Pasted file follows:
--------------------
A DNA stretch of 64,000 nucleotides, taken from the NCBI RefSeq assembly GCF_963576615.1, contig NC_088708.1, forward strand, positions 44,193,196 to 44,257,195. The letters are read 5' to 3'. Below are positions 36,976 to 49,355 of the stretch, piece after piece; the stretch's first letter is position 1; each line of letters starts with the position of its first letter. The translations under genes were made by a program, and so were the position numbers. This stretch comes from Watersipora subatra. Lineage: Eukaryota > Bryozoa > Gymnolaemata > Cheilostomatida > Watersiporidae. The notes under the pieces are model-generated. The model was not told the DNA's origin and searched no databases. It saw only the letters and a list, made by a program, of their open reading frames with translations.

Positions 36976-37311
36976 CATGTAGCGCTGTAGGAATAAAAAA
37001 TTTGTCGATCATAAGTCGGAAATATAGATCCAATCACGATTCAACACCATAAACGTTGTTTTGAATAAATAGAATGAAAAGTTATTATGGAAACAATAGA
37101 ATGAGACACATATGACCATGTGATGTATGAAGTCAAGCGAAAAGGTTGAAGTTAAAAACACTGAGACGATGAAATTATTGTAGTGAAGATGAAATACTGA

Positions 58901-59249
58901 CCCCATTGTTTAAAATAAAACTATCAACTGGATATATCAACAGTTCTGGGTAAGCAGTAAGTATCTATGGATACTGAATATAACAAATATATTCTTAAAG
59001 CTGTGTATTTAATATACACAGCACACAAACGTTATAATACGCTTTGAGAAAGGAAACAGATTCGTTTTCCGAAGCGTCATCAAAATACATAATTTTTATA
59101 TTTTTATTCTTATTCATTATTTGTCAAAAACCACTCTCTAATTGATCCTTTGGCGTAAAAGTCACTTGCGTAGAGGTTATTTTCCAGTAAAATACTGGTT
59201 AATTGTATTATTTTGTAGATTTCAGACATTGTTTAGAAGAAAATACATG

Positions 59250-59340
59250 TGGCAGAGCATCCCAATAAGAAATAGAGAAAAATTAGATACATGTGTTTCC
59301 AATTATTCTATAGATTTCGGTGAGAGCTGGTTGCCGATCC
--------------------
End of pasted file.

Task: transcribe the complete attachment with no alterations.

A DNA stretch of 64,000 nucleotides, taken from the NCBI RefSeq assembly GCF_963576615.1, contig NC_088708.1, forward strand, positions 44,193,196 to 44,257,195. The letters are read 5' to 3'. Below are positions 36,976 to 49,355 of the stretch, piece after piece; the stretch's first letter is position 1; each line of letters starts with the position of its first letter. The translations under genes were made by a program, and so were the position numbers. This stretch comes from Watersipora subatra. Lineage: Eukaryota > Bryozoa > Gymnolaemata > Cheilostomatida > Watersiporidae. The notes under the pieces are model-generated. The model was not told the DNA's origin and searched no databases. It saw only the letters and a list, made by a program, of their open reading frames with translations.

Positions 36976-37311
36976 CATGTAGCGCTGTAGGAATAAAAAA
37001 TTTGTCGATCATAAGTCGGAAATATAGATCCAATCACGATTCAACACCATAAACGTTGTTTTGAATAAATAGAATGAAAAGTTATTATGGAAACAATAGA
37101 ATGAGACACATATGACCATGTGATGTATGAAGTCAAGCGAAAAGGTTGAAGTTAAAAACACTGAGACGATGAAATTATTGTAGTGAAGATGAAATACTGA

Positions 58901-59249
58901 CCCCATTGTTTAAAATAAAACTATCAACTGGATATATCAACAGTTCTGGGTAAGCAGTAAGTATCTATGGATACTGAATATAACAAATATATTCTTAAAG
59001 CTGTGTATTTAATATACACAGCACACAAACGTTATAATACGCTTTGAGAAAGGAAACAGATTCGTTTTCCGAAGCGTCATCAAAATACATAATTTTTATA
59101 TTTTTATTCTTATTCATTATTTGTCAAAAACCACTCTCTAATTGATCCTTTGGCGTAAAAGTCACTTGCGTAGAGGTTATTTTCCAGTAAAATACTGGTT
59201 AATTGTATTATTTTGTAGATTTCAGACATTGTTTAGAAGAAAATACATG

Positions 59250-59340
59250 TGGCAGAGCATCCCAATAAGAAATAGAGAAAAATTAGATACATGTGTTTCC
59301 AATTATTCTATAGATTTCGGTGAGAGCTGGTTGCCGATCC